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Products > Trichodiadema mirabile
 
Trichodiadema mirabile - White Vygie
   

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Habit and Cultural Information
Category: Succulent
Family: Aizoaceae (Ice Plants)
Origin: South Africa (Africa)
Evergreen: Yes
Flower Color: White
Bloomtime: Spring/Summer
Fragrant Flowers: Yes
Height: <1 foot
Width: 2-4 feet
Exposure: Full Sun
Irrigation (H2O Info): Low Water Needs
Winter Hardiness: 25-30 F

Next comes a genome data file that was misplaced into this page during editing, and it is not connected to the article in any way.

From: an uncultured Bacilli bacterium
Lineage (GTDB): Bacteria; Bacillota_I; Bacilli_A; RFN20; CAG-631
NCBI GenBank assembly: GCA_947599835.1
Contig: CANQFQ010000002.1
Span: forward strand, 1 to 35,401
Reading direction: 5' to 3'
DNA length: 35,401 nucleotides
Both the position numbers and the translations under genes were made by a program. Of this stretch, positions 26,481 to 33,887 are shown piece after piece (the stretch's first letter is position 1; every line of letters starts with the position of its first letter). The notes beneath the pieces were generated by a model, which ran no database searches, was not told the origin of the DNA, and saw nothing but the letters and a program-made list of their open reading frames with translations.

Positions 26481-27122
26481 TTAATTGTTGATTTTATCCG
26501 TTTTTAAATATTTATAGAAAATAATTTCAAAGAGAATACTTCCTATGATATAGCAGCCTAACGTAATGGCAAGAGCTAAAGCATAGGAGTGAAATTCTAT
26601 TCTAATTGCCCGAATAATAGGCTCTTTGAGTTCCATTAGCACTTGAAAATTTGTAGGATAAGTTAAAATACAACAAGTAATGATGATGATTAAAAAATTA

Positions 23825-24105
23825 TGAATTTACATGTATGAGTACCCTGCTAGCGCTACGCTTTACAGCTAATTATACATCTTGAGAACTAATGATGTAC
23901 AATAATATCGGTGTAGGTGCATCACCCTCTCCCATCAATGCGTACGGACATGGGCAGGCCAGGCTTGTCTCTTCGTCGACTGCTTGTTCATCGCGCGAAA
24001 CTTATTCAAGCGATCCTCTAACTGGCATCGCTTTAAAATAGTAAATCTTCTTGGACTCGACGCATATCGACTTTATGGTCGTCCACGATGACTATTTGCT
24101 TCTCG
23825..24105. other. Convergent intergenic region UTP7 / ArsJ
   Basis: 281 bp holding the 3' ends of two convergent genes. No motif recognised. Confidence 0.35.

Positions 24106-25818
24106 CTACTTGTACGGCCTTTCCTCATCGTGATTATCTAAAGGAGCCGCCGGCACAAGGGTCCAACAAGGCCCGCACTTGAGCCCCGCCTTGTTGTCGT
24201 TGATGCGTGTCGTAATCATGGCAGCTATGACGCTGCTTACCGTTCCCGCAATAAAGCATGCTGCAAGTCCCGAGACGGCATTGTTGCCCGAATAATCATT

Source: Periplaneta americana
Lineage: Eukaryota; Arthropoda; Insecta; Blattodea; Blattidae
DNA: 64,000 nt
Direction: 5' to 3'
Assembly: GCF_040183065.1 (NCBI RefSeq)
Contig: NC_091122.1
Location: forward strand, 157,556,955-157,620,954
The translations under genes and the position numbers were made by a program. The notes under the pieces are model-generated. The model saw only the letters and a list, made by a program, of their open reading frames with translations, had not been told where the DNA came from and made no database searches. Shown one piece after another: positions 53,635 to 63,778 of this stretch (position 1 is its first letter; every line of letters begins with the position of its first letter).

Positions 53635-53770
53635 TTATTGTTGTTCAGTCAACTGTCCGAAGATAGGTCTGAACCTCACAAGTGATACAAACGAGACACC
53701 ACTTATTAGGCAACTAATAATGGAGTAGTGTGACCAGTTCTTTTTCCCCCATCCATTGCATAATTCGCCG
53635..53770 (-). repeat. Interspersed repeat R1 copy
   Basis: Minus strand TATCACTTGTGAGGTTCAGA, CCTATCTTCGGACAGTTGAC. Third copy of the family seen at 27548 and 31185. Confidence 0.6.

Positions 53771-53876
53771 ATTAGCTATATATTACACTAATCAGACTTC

Trichodiadema mirabile (White Vygie) - A small low growing succulent subshrub with a woody branching light brown stems holding 1/2 inch long glaucus green cylindrical leaves that are tipped with small bristles that dry to look a bit like a brown spine. From mid-spring through summer appear the 1 inch wide white flowers which some claim or sweetly fragrant (haven't smelled them yet ourselves!). Plant in full sun in soil in a well-drained soil and give little irrigation. Hardy to around 25 F. Makes a great ground cover that can look like a white carpet when in full bloom in spring. It is native to the southern Great Karoo in the Western Cape Province of South Africa and is less commonly grown than its purple flowering cousin Trichodiadema bulbosum, which is often grown in a container with its large succulent roots exposed and commonly called the African Bonsai. The name for the genus comes from Greek 'trix' meaning "hair" and 'diadema' meaning "crown" in reference to the bristle hairs that top each leaf and the specific epithet is the Latin word meaning "wonderful" or " miraculous", presumably for how the plant looks when in full bloom. Our thanks to John Bleck for allowing us to take cuttings from his yard of this charming little mesymb.  The information provided on this webpage is based on the research that we have conducted about this plant in our nursery library and that information that we have found about it on reliable online sources. We also take into consideration observations in our nursery of crops of this plant, as well as of plants growing in the nursery's garden and those in other gardens. We will incorporate comments received from others and welcome getting feedback from anyone who may have additional information, particularly if it includes cultural information aiding others in growing Trichodiadema mirabile.
 
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